Daniil Medvedev channels hostile US Open crowds to emerge as one of the best
By Mathieu Wood
Last Updated: 07/09/19 12:35am
Under the bright lights of New York theatrics are a common occurrence.
Whereas, tennis is largely bereft of personalities on tour and often bemoans characters that act in any form out of the ordinary.
Daniil Medvedev, who was no household name last month, has emerged as a characterful presence at the US Open. Nick Kyrgios has company in the rebel stakes.
There are not many sports where a sportsman could receive just as much coverage for goading crowds as producing his best performances on one of its biggest stages.
What ability - of which he has plenty - Medvedev possesses, the Russian has matched with his on-court histrionics.
"Thank you all, guys, because your energy tonight gave me the win," Medvedev expressed after his stormy third-round victory against Feliciano Lopez.
"If you weren't here, I probably would lose the match … I want all of you to know, when you sleep tonight, I won because of you."
The 23-year-old Russian was completely unfazed - if anything he thrived at the opportunity to tackle a hostile American crowd.
Medvedev repeated his sarcastic thanks to the crowd, inviting further vitriol in his direction, after a fourth-round win against Dominik Koepfer, with the scenes almost resembling that of the scripted environment of WWE.
Hahaha I rateeeee what medvedev said to the crowd last night 🙊— Nicholas Kyrgios (@NickKyrgios) August 31, 2019
His conduct against Lopez, which also included snatching a towel from a ball person, led to a series of fines thrown at him totalling $9,000.
Through his opening three matches at Flushing Meadows, Medvedev was fined $19,000.
I'm working to be better. Hopefully I can show the bright side of myself.
Daniil Medvedev, after victory against Dominik Koepfer
The fifth seed has won $960,000 for reaching the semi-finals, following victory against former champion Stan Wawrinka on Tuesday, at the final Grand Slam of the season. The fines pale into insignificance.
The Arthur Ashe crowd booed Medvedev when he made his way out onto court for his match against Wawrinka. Unsurprising many, including the player himself, will say.
"After the previous round, what I got I deserved," Medvedev said.
"Usually I'm not like this, as I was in the third-round match. I'm not proud of it. I'm working to be better. Hopefully I can show the bright side of myself."
Medvedev reaches US Open semi-finals
He is the youngest semi-finalist at Flushing Meadows since Novak Djokovic (23) in 2010.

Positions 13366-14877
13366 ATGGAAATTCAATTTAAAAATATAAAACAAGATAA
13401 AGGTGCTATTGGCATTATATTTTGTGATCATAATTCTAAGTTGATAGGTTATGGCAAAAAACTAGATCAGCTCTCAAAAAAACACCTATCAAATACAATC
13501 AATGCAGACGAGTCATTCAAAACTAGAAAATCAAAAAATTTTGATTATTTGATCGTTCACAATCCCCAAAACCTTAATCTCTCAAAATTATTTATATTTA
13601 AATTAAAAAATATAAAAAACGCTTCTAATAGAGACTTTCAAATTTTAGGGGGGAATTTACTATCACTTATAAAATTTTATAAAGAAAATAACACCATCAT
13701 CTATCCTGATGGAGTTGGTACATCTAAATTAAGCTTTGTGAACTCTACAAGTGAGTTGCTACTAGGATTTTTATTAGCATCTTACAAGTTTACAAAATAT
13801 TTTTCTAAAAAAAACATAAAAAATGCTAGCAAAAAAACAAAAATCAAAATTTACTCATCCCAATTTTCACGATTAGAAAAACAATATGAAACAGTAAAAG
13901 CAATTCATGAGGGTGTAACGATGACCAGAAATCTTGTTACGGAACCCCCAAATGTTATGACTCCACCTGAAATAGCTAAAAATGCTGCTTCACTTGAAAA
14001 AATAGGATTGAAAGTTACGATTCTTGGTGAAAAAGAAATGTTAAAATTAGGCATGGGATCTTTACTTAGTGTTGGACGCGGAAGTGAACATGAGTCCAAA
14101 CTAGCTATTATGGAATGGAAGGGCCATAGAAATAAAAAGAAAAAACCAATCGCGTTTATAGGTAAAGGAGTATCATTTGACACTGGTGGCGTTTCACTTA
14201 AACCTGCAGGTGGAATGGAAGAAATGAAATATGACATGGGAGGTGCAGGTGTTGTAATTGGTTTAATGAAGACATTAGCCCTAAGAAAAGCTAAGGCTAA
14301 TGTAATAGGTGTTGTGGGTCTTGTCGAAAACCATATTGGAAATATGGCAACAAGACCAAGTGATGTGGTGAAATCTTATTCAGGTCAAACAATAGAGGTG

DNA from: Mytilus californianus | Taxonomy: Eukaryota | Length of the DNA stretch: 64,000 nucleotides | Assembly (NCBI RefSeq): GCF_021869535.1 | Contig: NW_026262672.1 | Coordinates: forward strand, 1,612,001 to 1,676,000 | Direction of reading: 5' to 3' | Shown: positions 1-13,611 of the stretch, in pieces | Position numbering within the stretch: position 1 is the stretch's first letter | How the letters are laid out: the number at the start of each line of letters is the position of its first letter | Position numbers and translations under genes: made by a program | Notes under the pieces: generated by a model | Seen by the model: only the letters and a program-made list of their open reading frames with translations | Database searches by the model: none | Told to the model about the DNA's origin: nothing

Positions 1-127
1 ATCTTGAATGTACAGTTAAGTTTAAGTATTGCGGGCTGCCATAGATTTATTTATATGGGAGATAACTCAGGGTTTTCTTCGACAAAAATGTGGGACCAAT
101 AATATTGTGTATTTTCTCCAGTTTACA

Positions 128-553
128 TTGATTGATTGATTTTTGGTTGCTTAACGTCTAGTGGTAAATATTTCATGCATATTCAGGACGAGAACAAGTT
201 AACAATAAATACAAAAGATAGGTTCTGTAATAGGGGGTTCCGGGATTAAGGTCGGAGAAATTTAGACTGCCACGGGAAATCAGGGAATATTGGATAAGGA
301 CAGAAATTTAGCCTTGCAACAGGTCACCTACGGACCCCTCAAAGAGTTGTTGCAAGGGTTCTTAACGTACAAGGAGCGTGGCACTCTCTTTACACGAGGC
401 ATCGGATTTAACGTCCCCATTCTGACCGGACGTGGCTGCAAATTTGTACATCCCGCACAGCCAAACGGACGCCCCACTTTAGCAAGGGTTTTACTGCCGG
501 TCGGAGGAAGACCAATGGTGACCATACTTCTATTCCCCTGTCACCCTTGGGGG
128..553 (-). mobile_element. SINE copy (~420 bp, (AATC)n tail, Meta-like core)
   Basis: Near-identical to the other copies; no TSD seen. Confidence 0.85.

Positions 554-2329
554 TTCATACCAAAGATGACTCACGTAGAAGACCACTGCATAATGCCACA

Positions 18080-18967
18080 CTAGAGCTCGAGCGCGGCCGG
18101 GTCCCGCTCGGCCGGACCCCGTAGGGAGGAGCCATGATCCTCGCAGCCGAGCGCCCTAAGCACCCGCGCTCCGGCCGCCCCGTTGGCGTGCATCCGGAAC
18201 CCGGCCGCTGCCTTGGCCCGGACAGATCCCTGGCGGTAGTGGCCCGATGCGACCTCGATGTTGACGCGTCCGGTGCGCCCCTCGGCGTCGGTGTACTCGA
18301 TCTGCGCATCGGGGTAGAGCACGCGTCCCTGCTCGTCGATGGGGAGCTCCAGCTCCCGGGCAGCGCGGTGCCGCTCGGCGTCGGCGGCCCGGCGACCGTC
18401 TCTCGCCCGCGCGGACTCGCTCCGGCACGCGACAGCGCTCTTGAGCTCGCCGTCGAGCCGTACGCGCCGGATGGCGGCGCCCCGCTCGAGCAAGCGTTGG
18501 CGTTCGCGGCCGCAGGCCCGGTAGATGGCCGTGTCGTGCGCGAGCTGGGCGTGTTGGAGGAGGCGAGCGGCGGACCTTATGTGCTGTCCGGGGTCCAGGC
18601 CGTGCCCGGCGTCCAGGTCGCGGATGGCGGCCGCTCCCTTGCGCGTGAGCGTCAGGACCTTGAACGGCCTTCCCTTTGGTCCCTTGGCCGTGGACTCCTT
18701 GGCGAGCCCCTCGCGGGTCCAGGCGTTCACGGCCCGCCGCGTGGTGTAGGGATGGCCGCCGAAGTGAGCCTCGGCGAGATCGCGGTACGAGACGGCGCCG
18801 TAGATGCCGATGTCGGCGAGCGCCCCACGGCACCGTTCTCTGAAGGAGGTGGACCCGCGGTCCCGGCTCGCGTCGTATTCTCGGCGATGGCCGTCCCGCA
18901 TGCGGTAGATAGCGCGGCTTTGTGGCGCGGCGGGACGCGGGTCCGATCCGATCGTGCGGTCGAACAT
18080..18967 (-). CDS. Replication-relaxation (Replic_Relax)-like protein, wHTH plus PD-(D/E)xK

First Russian man to reach a Grand Slam semi-final in nine years since Mikhail Youzhny at US Open.
His victory included far less villainous drama but did see the five-time winner on the ATP Tour battle against a quad injury, which threatened to end his run through the draw.
Asked to characterise his relationship with the New York fans, Medvedev added: "I have two words: first one, 'electric'. Second one, 'controversy'.
"What I've done is not good but many people still support me and many people don't like me. What I can say is that I try to be myself. I have to say 'Sorry guys and thank you'."
After beating Grigor Dimitrov - conqueror of Roger Federer - in the last four on Friday, he will continue his rise to the top echelons of the sport. No player has won more matches this year - 50 to be precise.
Just over a year ago and Medvedev wasn't even inside the world's top 50.
But he has now won a maiden Masters crown - the culmination of three successive finals in as many weeks - and become arguably the biggest threat to Novak Djokovic, Rafael Nadal and Roger Federer.
Medvedev's summer of firsts
|1st||Nitto ATP Finals||Qualified|
|1st||Grand Slam QF & SF||US Open|
|1st||Week in Top 5||19 August|
|1st||ATP Masters 1000 Final||Rogers Cup & Cinncinati|
|1st||Week in Top 10||15 July|
His brilliant form has seen him already secure his spot at the season-ending ATP Finals in London. There is no question he is currently among the world's best and there's every reason to believe his upward trajectory will continue.
Gilles Cervara has coached Medvedev during his rise to prominence and described the player as a "genius".
"Sometimes a genius, you don't understand them," Cervara said. "It's like this. They are different."
Medvedev has won 19 of his last 21 matches.
Medvedev has freely admitted earlier in his career he lacked discipline, citing all-night parties and playing PlayStation during tournaments as a hindrance to his progress at the time.
He has certainly committed inexcusable acts of petulance beforehand.
After a second-round defeat at Wimbledon in 2017, he tossed some coins towards a chair umpire in frustration.
A year earlier and he was disqualified from a Challenger after he "questioned the impartiality of the umpire, based on her race" during a match against America's Donald Young.
Medvedev, who will reach a new career-high of world No 4 on Monday, has since transformed his fortunes and could yet round off a memorable US Open campaign with the title.
That would surely help win over the New York crowd.
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